Coconut hair spray dissolved into a fine mist.Â Clumps of wooly hair fell to the floor. Buzz, Buzz.Â Hands slapped, snapped, popped. Whatâ€™s good? Chillin.Â Laughter boomed, caromed off the walls, struck me in the chest.Â I flipped through the latest Ebony, a magazine Iâ€™d never read anywhere, except here in theÂ shop where I couldnâ€™t bring a book for fear of being unmasked, dragged into the back, water boarded, sleep deprived, or maybe even worse.Â Forced to listen to a lecture by Michael Eric Dyson, on â€œThe Failures of the Black Middle Class.â€
I crossed my legs, squirmed, bit my nails. I leaned forward, backward, and forward again. I looked up.Â A wall draped in pictures of red-gloved brutes wrapped in golden belts, their muscles glistening under frozen sweat.Â Further to the left, glaring, pointing his big ugly Black Nationalist finger right at me, it was none other than El-Haj Malik El-Shabaz, the pimp turned pedagogue turn prophet, Malcolm X.Â Just keep on reading, I told myself.Â And stop staring at the guy with the shiny brown nose, white dreads, and gold-rimmed glasses, or at the fat-fingered, cream-colored dude whoâ€™s bare handing a piece of Halal chicken.
You up, man.Â The barber stood over me.Â Baseball cap blacking his eyes, the initials C.V. tattooed on the side of his neck. He told me to get in the chair.
Bring it down close, no lines. Just leave it natural, I said.
Natural? Never heard that before. Sounds weird.
Yeah, Iâ€™m not from around here, I wanted to tell him.Â And I wanted to tell him that I wished there were a black barbershop on the other side, Larchmont, my side of the border, so I wouldnâ€™t have to wade through this wasteland just to get my hair cut.
Yes, even we, the aristocrats, the talented one-tenth, had to leave our suburban enclaves full of banks, bistros, synagogues, predominantly white public, private and parochial schools.Â We had to leave, that is, in order, to get our unruly, African hair cut. Just this afternoon, I hopped on I-95, drove ten minutes south, got off at Exit 17, New Rochelle.Â Stomach tingling, sweat bursting on my forehead, I entered the kraal, sped past a Baptist Church, an African Methodist Episcopal Church and almost ran a red light.Â At the light: Hands tight on the wheel, eyes checking all the mirrors, making sure windows rolled up, doors locked, as a bucket and squeegee wielding black bum staggered towards me. I waved him off, mouthed No, No, but he kept coming.Â Green light: I darted past an abandoned gas station, one, two, three, foreclosed homes and a procession of brown skin men who hung their heads, dragged their feet, and shoved their soiled fingers into telephone slots.Â I wondered why I hadnâ€™t brought a camera, safari shorts, a spare pair of socks, malaria pills, bug repellent, and Fodorâ€™s Guide to Predominantly Black Neighborhoods 2010. Â In a municipal lot, next to a police station, and far far from the barbershopâ€™s covetous eyes, I parked.Â I took two deep breaths, licked my dry lips, and got out of the car.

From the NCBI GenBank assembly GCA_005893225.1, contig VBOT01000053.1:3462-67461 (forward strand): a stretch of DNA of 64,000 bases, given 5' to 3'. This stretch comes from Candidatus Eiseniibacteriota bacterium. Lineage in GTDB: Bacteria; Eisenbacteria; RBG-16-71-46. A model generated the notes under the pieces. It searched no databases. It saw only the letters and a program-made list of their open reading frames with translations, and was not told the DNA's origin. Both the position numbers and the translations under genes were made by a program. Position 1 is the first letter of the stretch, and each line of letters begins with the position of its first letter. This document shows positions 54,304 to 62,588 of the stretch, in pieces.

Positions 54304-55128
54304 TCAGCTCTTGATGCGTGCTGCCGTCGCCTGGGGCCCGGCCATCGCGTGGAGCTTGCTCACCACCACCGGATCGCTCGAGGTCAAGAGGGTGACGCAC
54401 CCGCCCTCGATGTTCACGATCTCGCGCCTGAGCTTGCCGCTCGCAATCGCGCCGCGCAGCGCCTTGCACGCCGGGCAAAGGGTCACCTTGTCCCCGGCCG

You can find Clark online here.